Out of all the races on the F1 calendar few capture the imagination like Monaco. From the sheer history of the race to the fact Robbie Williams based one of his songs on it to the fact many people have been caught on camera being there when they were “supposed” to be somewhere else. It’s the glitz and glamor race of the F1 calendar, the place people want to be and be seen (most of the time).
It’s also a place I used to call home for five years when I worked with Mika Hakkinen. If you can call being somewhere 1 ½ to 2 months a year living there.
For all its glitz and glamor for those working in F1 Monaco is actually more of a chore than most other races. Firstly, the paddock and the pitlane are in different places. It’s much better and more equipped than it ever used to be in the past but it’s still a pain to get around.
Just getting to the track for most involves a reasonably long walk. There’s nowhere to park near the paddock in Monaco unlike most of the other races so team members staying in Monaco walk into the track and back every day (I say those staying in Monaco as some stay outside Monaco where the accommodation is either available or more cost effective) At least they are guaranteed some exercise!
We stay in the Columbus hotel that for this year has just undergone a nine-month renovation. It’s a smaller more boutique style hotel, has friendly easy-going staff who I’ve got to know well over the years, especially Patrick the concierge. The biggest plus of staying here is how easy it is to get to and from the paddock. We use a scooter here all the time (and even when the race isn’t on it’s by far the most convenient mode of transport) as a car, as mentioned earlier has no chance of getting to the paddock at the times we need to be there. On the scooter (with Kimi driving) we have a four ish minute ride into the paddock from the hotel through one tunnel and we are into the paddock next to the main swipe gate. Only Baku is easier in terms of getting into the paddock from the hotel where we walk out of the hotel and are practically in the paddock already.
The tunnel is manned by the local security and access is only granted if your scooter has the right pass, but the system works well and really saves a lot of time. If you were staying at the other end of Monaco where a lot of the other teams stay even on a scooter because of all the road closures you’d either have to leave really early or take a massive diversion.
The only other way to get to the paddock is by boat using a tender. It’s slower and while the water in the harbour seems flat it can get really choppy outside so unless you planned on rocking up in your swimming trunks it’s not the most practical option.
One of the nice things about Monaco is everything is walkable. The other plus is Friday in Monaco is an easier day as we don’t drive (our first driving day here is Thursday). For the drivers there is an autograph session to do in the afternoon and a few meetings to attend and because of the fact it’s an easier day for everyone the teams use it as the ideal opportunity to have a team party Thursday night. The DJ a few years ago at the Ferrari party was Bob Sinclair which was a pretty amazing night! (although not such an amazing morning)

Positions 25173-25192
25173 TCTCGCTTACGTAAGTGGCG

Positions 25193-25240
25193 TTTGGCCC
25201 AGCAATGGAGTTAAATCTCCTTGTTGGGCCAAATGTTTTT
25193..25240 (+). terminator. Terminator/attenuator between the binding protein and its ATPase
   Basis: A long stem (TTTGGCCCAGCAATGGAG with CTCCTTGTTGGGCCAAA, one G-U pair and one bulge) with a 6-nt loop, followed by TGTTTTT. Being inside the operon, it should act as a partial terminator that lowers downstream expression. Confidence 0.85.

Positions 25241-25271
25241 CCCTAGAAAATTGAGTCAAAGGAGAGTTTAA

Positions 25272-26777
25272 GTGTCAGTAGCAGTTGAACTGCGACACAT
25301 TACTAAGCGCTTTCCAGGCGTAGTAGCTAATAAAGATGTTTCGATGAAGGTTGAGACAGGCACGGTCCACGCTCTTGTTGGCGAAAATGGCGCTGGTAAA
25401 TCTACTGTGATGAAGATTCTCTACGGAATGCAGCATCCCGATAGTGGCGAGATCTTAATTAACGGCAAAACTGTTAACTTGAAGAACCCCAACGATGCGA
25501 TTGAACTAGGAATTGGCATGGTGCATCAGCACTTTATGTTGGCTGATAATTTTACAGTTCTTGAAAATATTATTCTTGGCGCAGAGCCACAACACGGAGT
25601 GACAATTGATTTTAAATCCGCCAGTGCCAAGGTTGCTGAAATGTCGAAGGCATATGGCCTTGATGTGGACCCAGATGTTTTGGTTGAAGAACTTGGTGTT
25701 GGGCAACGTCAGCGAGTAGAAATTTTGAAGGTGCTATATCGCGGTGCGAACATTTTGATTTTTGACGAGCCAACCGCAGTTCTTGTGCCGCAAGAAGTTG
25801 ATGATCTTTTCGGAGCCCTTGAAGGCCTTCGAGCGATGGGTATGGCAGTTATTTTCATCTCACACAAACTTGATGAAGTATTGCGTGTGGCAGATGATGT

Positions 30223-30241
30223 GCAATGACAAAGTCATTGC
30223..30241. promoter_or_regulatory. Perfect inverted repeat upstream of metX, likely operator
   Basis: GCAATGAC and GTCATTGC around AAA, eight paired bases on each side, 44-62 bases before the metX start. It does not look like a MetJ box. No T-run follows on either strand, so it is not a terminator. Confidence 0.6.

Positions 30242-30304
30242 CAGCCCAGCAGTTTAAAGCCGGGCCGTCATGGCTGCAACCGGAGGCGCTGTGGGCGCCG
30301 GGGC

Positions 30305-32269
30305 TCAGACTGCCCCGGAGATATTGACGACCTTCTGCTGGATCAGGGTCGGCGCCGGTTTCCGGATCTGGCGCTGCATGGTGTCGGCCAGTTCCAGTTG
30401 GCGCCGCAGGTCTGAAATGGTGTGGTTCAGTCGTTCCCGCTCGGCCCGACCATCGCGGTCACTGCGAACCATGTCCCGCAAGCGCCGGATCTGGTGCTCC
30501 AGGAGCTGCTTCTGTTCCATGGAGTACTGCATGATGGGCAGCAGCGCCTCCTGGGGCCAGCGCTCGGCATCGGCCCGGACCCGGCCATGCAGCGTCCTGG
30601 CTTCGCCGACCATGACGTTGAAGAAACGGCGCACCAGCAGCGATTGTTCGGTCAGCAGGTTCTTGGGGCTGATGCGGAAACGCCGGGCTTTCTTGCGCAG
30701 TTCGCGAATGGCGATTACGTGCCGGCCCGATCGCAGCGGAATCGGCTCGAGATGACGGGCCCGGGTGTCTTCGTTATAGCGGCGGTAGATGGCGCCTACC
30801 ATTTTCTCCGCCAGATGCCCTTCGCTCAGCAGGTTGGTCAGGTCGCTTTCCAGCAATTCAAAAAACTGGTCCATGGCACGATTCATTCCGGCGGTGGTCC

Redbull have a party on their floating energy station which sits floating just outside the main paddock. As it’s floating legally it needs to have its own captain!
As a race weekend it’s a pretty tiring event but also fun in its own way! At the height of the dot com boom there were so many millionaires living
off so much easy cash from IPO’s of nothingness that the boats in the Monaco harbour were a sight to behold. I went boat hopping with Nick one of my best friends who still lives in Monaco. We ended up sitting in a boat where a party was in full swing around an indoor pool. At some point of the evening the pool was cleared a button pressed and the pool was covered by a dance floor and a DJ sprang into action. The excess was like something out of the wolf of wall street!
After the dot com bubble burst a few years later the boats in the harbour were just as lavish, there just weren’t so many of them. I’d love to know how many people come to Monaco just for the nightlife and the party and never actually see any of the racing.
From a race point of view Monaco is also one of the most prestigious to win. Pole position here requires big balls and a perfect lap and the race requires immense concentration especially if it rains as any slight mistake is punished by a trip into the barriers.
Do I like Monaco as a race? In all honesty I do, it brings back a lot of memories, from living here when I first started working in F1 in Mika’s spare bedroom with his pet tortoise, to winning the race with both Mika and Kimi and watching Kimi park his broken McLaren one year on the side of the track and walk straight to his boat for a beer to continue watching the race. At the time most of the team wished they could join him.
It’s the sort of race that takes an extra day to recover from for most and for the catering staff, mechanics and FOM staff that work the longest hours it’s a week of very little sleep, a lot of walking and a good opportunity for a well-deserved party!
But it’s a beautiful setting on the turquoise waters of the med. For training here outside is best. A run (or even a walk) along the coastal path from Fontvieille really is quite stunning. There are plenty of places to do some training outside here but what comes to mind the most when I think of business travellers isn’t necessarily so much the training here, it’s more about how to help people recover the morning after from the excess of the client dinners / parties the night before!
Enjoy the race!